The big news in Israel’s technology sector this week was the opening of Intel’s new $6 billion chip fabrication plant in Kiryat Gat. “The vision of the future is realized here,” Israeli Prime Minister Benjamin Netanyahu said at the opening ceremony. “You are producing a new future. Using technology, you amplify Israel’s power. Israel is a global technological superpower.”
Intel’s Israel production plant CEO Daniel Benatar focused on the company’s workforce diversity:
Intel is building here one of the world’s most advanced plants, using thousands of hard working employees, from engineers, electrical engineering and chemistry doctors to welders, pipe fitters and construction workers, Israelis from across the spectrum of Israeli society – Jews, Arabs, Druze and Bedouins, religious, ultra-orthodox, young 25-year-olds and veteran employees over 60; this is a source of pride for Israel.
An Israeli company is also racing ahead in the world of driverless cars. The app developer Nexar is creating a network that automatically alerts drivers—and, eventually, cars themselves—of road conditions in order to avoid accidents. Companies developing driverless car technology see Nexar’s network as an important component to their work.
Nexar may have company, however. Forbes reported in June that major automakers were looking to other Israeli companies in the race to bring the first driverless car to market. A number of major manufacturers have teamed with the accident avoidance system developer Mobileye, which raised nearly $1 billion in its 2014 IPO. And in August, Ford bought SAIPS, an Israeli machine learning company, to boost its own driverless car efforts.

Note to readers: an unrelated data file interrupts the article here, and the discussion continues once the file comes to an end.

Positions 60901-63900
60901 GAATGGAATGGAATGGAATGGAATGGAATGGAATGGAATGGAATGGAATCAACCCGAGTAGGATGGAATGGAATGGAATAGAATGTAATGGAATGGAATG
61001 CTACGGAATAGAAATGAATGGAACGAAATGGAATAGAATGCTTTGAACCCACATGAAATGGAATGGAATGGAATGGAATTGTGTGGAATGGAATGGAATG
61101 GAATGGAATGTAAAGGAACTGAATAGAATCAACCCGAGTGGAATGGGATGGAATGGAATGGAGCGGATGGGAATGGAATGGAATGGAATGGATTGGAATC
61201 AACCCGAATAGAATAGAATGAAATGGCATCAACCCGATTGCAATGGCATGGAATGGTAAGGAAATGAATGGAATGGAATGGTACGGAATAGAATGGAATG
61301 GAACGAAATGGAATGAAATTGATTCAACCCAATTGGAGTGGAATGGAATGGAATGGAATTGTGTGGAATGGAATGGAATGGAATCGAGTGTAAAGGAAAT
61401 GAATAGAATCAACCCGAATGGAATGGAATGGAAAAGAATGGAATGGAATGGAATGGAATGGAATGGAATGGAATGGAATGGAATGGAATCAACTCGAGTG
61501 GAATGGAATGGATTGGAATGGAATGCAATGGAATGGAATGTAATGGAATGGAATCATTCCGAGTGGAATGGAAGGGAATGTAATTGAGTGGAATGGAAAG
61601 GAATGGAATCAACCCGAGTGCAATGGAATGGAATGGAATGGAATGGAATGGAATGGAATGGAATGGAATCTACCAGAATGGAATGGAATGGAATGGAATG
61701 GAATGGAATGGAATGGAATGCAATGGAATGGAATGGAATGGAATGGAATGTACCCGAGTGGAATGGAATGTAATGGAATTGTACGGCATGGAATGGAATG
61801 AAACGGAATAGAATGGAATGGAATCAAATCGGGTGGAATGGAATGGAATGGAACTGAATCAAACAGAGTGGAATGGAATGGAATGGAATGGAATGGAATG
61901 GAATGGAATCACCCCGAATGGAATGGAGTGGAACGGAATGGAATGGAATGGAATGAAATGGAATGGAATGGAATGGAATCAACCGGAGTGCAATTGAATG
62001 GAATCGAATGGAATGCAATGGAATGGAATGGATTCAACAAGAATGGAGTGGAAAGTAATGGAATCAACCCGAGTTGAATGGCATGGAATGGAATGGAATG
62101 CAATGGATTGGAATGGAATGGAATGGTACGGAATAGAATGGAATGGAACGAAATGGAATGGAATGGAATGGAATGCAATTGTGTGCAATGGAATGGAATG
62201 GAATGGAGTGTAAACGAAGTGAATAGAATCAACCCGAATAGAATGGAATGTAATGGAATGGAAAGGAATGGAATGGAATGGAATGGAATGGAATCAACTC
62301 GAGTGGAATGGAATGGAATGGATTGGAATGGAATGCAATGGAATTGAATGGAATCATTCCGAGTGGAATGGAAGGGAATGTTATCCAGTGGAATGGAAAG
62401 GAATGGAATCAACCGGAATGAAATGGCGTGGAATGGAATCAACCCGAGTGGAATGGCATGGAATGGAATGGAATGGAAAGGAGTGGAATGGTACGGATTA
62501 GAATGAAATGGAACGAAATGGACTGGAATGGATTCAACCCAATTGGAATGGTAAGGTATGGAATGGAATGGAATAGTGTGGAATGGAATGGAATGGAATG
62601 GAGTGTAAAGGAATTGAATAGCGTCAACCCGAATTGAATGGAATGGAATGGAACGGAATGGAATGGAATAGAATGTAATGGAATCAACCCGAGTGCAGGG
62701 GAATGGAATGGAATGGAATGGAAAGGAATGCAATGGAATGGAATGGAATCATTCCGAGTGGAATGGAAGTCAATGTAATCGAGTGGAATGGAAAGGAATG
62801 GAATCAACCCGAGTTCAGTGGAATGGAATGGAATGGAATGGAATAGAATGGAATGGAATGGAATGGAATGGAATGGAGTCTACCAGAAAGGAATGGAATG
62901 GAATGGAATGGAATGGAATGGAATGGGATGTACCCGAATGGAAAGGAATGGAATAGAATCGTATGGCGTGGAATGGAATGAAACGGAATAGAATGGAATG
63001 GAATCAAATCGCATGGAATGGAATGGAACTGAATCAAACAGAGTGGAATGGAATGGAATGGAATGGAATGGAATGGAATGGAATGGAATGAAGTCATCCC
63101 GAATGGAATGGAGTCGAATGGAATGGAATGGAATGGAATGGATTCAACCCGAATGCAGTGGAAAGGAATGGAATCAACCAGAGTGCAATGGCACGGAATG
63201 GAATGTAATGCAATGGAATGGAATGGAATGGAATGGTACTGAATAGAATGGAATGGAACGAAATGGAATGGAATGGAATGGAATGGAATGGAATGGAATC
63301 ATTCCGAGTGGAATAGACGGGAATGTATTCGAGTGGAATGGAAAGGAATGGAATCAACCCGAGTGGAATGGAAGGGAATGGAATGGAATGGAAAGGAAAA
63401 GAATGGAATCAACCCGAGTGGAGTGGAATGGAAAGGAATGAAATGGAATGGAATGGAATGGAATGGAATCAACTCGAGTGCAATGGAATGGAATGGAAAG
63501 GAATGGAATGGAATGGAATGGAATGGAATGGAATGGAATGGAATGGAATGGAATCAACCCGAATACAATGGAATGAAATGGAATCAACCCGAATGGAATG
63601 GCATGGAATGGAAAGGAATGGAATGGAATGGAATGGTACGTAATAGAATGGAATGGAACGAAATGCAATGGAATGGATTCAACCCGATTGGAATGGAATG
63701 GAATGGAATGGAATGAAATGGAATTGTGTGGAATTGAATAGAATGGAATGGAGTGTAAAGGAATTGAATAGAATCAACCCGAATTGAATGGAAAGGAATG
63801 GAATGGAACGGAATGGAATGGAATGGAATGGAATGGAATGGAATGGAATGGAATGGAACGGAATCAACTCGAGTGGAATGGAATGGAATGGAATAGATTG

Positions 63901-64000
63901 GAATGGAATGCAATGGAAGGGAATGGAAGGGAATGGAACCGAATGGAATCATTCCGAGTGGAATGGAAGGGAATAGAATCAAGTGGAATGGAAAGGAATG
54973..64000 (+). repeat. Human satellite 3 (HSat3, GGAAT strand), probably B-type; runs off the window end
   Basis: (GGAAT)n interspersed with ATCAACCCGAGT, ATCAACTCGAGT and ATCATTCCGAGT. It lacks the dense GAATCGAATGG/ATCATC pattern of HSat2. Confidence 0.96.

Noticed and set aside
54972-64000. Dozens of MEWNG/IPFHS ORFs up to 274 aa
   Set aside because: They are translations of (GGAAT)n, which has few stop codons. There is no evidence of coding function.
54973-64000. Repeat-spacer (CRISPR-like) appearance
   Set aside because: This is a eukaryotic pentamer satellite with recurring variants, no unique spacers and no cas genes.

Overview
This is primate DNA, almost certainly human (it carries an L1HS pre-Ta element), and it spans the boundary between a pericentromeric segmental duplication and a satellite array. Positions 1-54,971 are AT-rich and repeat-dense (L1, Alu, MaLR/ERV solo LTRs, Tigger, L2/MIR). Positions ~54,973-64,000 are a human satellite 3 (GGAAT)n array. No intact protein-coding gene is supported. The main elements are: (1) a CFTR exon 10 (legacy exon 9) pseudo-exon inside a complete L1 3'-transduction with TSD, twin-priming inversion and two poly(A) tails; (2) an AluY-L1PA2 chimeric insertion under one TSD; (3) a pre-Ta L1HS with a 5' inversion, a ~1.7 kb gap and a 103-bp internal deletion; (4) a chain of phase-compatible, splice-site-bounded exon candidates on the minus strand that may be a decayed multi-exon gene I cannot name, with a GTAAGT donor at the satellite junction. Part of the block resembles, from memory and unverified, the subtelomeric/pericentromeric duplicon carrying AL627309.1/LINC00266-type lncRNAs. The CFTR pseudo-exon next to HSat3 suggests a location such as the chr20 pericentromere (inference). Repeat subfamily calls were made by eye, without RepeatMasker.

Other tech news from Israel this week include the development of a simple blood test to detect Parkinson’s disease, an Israeli company that makes it easy to grow your own marijuana, and a roundup of celebrities who have invested in Israel’s high-tech startups.
Jamie Palmer looks at the often-vicious infighting taking place on the political Left over the proper response to the civil war in Syria. On one side are those who seek to condemn and sanction Syrian dictator Bashar al-Assad and his Russian and Iranian allies, who have killed the vast majority of civilians. On the other are those whom, Palmer asserts, learned “all the wrong lessons” from the failures of the Iraq War. To them, “Iraq provides irrefutable evidence of American incompetence and mendacity; and the West should not lecture Russia or Iran (or anyone else for that matter) on human rights as long as its own allies include Saudi Arabia and Israel.” Palmer noted that the fault lines have emerged due to anti-Western activists’ “refusal to make a clear moral distinction between democracy and dictatorship, and therefore between liberty and tyranny.”
This Week’s Top Posts
Three Big Questions
Unrest is growing in the West Bank, reflecting widespread dissatisfaction with Palestinian Authority President Mahmoud Abbas. How will he respond: by asserting even more authority (and curtailing freedoms), by rescheduling cancelled elections, or by distracting the population by fomenting violence against Israel?
Jonathan Schanzer, a former Treasury Department official who is now the vice-president for research at the Foundation for the Defense of Democracies, recently observed to Business Insider that the election of Donald Trump “without question…will spook a lot of financial institutions and companies that were considering investments in Iran.” How will the incoming administration affect bilateral and multilateral dynamics with Iran?
Israel has been making significant diplomatic gains in recent months, especially across Africa and Asia. Netanyahu announced this week that early next year he would be taking the first-ever official visit by an Israeli prime minister to the South Pacific island nation Fiji. Israel welcomed the foreign ministers of New Zealand and Romania to Israel this week. What new diplomatic moves can we expect to see?
[Photo: Daderot / Wikimedia]